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Google Ends “Moonshot” Competition For Private Space Companies

Moon Express is one of a handful of companies planning to do business on the moon. Photo: Moon Express


A $30 million prize earmarked for the first private company to make it to the moon will go unclaimed.

Google announced the end of its Lunar XPRIZE competition saying no companies would launch by the March 31, 2018.

“This literal “moonshot” is hard, and while we did expect a winner by now, due to the difficulties of fundraising, technical and regulatory challenges, the grand prize of the $30 million Google Lunar XPRIZE will go unclaimed,” said XPRIZE chairmen Peter H. Diamandis and Marcus Shingles.

Cape Canaveral based Moon Express was competing for a slice of the prize by developing a new lunar lander called MX-1E. It’s developing the R2-D2-sized moon robot at a facility at Cape Canaveral. It got federal clearance to send the first private payload to the moon ahead of this mission.

Despite the cancelled prize, Moon Express is pressing on. “The competition was a sweetener in the landscape of our business case, but it’s never been the business case itself,” said founder and CEO Bob Richards. “The existence of the prize has been and will continue to be, an important part of the history of humanity’s permanent return to the Moon.”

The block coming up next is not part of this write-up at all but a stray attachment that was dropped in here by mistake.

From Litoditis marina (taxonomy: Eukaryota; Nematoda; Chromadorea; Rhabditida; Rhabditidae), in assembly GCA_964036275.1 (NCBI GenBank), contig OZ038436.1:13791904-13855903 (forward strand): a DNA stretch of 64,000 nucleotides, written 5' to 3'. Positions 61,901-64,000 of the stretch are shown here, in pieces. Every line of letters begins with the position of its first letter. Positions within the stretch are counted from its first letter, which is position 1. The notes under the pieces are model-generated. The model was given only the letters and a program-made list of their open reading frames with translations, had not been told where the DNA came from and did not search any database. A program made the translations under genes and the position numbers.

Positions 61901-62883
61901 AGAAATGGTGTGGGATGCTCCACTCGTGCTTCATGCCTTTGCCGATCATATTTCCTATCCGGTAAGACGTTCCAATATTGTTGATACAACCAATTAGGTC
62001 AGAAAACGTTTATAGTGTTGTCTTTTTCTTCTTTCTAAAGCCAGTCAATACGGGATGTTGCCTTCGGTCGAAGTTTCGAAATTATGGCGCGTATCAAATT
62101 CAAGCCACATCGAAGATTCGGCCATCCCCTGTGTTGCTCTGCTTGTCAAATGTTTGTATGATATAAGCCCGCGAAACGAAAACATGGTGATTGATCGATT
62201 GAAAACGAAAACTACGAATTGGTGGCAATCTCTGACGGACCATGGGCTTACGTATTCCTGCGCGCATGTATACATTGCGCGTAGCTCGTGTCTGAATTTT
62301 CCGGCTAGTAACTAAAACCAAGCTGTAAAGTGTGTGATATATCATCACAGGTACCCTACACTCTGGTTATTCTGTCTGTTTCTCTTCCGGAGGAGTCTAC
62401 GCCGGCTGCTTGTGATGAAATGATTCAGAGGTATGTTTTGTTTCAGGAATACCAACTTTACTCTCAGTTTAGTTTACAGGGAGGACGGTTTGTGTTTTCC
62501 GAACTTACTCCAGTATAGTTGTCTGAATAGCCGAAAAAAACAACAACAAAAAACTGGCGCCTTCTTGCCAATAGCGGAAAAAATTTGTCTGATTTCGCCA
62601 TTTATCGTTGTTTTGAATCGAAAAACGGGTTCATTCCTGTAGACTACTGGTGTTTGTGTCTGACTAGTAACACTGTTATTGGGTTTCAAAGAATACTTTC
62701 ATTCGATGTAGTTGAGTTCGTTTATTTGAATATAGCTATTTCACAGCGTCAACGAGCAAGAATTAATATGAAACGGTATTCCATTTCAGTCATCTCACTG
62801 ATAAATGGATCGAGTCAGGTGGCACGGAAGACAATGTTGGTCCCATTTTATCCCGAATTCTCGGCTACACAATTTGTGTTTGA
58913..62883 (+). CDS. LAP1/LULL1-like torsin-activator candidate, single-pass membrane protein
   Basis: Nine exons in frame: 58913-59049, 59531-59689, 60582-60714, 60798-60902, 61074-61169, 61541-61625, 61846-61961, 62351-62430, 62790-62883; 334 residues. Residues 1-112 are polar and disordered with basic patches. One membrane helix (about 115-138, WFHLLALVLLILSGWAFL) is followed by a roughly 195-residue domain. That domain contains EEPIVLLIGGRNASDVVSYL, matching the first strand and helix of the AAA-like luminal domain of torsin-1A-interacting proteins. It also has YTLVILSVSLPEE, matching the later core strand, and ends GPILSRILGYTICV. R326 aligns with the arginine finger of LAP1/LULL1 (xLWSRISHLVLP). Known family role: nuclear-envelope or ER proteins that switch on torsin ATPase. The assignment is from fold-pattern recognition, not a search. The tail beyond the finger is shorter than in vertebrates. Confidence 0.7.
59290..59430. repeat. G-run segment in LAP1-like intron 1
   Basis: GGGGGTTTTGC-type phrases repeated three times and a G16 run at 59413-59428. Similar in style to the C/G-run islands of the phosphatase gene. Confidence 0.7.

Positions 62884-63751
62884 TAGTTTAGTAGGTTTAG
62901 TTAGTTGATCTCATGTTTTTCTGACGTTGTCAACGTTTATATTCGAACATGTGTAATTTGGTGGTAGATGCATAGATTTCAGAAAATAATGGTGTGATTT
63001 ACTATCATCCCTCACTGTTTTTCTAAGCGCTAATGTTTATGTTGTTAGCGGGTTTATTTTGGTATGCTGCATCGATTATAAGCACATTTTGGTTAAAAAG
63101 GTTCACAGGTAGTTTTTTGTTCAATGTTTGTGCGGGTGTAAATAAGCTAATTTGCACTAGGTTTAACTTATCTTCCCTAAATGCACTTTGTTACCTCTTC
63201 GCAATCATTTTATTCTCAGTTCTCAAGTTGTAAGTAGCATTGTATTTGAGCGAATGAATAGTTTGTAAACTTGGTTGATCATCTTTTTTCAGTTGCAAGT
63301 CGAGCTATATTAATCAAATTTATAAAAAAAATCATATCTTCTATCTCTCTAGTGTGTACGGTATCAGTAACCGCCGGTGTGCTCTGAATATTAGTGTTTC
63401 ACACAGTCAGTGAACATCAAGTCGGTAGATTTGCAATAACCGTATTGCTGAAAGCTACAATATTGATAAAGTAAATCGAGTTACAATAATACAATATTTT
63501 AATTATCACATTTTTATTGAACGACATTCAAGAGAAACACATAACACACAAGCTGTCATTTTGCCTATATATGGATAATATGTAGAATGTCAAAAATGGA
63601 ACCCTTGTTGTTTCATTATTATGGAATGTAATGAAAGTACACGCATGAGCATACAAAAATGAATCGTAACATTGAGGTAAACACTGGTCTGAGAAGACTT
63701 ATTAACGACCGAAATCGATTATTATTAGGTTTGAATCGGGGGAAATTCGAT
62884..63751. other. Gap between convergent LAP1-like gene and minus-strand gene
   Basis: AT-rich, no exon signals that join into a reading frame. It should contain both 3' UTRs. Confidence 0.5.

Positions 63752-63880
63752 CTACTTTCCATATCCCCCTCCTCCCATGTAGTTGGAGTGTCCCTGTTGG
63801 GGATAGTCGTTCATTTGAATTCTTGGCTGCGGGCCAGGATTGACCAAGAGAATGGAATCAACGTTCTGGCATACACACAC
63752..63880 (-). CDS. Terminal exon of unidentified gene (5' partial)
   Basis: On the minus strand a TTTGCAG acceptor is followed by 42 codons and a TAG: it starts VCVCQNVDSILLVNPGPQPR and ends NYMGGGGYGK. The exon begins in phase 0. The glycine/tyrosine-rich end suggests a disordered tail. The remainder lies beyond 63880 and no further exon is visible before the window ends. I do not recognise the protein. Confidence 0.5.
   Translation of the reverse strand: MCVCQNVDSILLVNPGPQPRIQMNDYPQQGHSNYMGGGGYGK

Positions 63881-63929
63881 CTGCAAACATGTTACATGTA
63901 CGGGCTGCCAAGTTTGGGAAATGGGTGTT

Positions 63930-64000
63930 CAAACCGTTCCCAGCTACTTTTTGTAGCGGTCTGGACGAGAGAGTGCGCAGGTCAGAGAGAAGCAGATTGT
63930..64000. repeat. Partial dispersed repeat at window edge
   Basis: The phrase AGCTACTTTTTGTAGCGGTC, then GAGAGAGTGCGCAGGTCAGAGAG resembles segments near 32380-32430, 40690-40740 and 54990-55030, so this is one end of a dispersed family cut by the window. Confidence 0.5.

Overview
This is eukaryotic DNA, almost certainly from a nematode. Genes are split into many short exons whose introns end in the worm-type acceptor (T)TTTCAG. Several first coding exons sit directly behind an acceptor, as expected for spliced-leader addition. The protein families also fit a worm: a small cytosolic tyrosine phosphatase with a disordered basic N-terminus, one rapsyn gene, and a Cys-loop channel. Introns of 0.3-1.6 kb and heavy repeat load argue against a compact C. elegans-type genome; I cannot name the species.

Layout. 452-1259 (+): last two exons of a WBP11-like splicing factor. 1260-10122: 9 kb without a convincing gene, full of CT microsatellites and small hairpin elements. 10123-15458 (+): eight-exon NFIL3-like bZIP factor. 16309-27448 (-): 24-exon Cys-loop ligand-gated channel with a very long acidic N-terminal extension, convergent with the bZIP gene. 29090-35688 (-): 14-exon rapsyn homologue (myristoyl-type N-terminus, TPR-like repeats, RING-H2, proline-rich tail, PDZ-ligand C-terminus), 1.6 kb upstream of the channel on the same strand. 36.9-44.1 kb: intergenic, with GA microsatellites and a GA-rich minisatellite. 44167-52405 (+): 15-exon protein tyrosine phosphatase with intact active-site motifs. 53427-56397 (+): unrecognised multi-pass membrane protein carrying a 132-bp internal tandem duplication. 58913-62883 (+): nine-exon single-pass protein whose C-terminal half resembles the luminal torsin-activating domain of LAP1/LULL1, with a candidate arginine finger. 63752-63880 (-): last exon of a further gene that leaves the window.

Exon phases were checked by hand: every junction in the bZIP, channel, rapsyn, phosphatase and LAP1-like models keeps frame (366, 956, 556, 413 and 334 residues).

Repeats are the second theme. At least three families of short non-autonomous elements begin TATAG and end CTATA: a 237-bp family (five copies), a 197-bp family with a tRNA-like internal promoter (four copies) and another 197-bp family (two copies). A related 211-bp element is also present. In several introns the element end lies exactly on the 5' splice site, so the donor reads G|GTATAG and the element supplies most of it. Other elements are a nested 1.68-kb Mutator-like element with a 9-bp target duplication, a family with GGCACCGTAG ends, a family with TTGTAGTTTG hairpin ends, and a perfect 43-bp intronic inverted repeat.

The company wants to mine the moon for resources like water and create a fuel depot for future moon missions.

Moon Express will launch on a new rocket being developed by Rocket Lab USA. That company completed a successful test launch from New Zealand this week.


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Brendan Byrne

About Brendan Byrne

Space Reporter and 'Are We There Yet?' Host

Brendan covers space news for WMFE, everything from rocket launches to the latest scientific discoveries in our universe. He hosts WMFE's weekly radio show and podcast "Are We There Yet?" which explores human space exploration. He also helps produce WMFE's public affairs show "Intersection," working with host ... Read Full Bio »

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